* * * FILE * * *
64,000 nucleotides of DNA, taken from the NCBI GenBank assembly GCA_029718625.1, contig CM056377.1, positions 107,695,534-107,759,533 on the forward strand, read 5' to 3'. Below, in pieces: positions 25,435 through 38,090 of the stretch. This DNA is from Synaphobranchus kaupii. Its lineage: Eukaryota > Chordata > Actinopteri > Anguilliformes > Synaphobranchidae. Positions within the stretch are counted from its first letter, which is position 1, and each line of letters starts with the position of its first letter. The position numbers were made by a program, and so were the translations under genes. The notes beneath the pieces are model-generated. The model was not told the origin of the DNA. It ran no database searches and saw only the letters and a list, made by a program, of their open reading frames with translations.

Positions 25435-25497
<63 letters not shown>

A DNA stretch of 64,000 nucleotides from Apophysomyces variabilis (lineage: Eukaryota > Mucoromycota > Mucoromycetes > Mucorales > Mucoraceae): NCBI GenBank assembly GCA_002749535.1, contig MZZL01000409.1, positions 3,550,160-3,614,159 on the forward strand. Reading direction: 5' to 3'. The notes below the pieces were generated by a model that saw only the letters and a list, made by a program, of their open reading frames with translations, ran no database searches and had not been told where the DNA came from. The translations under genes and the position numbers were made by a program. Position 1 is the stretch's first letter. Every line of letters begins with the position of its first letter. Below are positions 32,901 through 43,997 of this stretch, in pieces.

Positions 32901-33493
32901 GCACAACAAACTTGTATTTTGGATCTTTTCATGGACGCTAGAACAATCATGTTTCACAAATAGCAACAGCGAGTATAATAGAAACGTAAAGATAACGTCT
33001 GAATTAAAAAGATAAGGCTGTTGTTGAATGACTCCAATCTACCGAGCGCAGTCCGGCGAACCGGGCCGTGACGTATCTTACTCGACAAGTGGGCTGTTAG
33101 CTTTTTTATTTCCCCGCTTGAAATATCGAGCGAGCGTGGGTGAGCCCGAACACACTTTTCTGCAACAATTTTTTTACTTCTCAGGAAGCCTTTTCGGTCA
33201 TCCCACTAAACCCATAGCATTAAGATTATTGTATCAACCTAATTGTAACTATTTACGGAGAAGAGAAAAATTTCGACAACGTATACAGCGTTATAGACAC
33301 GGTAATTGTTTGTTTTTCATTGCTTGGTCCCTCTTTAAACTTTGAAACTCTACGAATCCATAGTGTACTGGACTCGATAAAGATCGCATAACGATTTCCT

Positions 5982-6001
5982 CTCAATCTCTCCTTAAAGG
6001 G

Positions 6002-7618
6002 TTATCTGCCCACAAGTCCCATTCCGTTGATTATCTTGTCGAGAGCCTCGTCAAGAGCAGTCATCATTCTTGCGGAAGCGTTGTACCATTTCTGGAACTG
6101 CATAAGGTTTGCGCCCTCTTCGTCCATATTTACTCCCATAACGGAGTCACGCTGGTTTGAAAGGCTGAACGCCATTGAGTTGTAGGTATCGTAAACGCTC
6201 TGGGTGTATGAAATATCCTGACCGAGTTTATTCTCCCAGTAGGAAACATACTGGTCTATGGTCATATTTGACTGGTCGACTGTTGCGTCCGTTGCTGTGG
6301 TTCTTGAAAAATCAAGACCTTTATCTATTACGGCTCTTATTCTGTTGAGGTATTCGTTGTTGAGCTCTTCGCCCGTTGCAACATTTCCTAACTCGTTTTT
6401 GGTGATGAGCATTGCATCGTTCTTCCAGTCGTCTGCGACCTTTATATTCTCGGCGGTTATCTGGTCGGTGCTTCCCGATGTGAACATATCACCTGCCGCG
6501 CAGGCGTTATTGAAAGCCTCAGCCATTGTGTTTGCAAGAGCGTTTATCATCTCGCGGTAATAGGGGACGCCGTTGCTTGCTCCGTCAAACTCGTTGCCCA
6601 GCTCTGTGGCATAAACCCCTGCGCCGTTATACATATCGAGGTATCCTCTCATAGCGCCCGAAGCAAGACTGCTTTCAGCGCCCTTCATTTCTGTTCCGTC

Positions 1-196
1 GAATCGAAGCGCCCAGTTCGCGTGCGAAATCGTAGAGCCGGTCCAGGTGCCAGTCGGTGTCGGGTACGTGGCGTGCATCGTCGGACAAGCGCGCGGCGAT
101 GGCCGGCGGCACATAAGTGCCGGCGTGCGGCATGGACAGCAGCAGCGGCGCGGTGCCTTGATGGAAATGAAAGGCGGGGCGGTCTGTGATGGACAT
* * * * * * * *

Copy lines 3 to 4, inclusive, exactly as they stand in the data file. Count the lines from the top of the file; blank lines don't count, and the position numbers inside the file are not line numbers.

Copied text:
<63 letters not shown>

A DNA stretch of 64,000 nucleotides from Apophysomyces variabilis (lineage: Eukaryota > Mucoromycota > Mucoromycetes > Mucorales > Mucoraceae): NCBI GenBank assembly GCA_002749535.1, contig MZZL01000409.1, positions 3,550,160-3,614,159 on the forward strand. Reading direction: 5' to 3'. The notes below the pieces were generated by a model that saw only the letters and a list, made by a program, of their open reading frames with translations, ran no database searches and had not been told where the DNA came from. The translations under genes and the position numbers were made by a program. Position 1 is the stretch's first letter. Every line of letters begins with the position of its first letter. Below are positions 32,901 through 43,997 of this stretch, in pieces.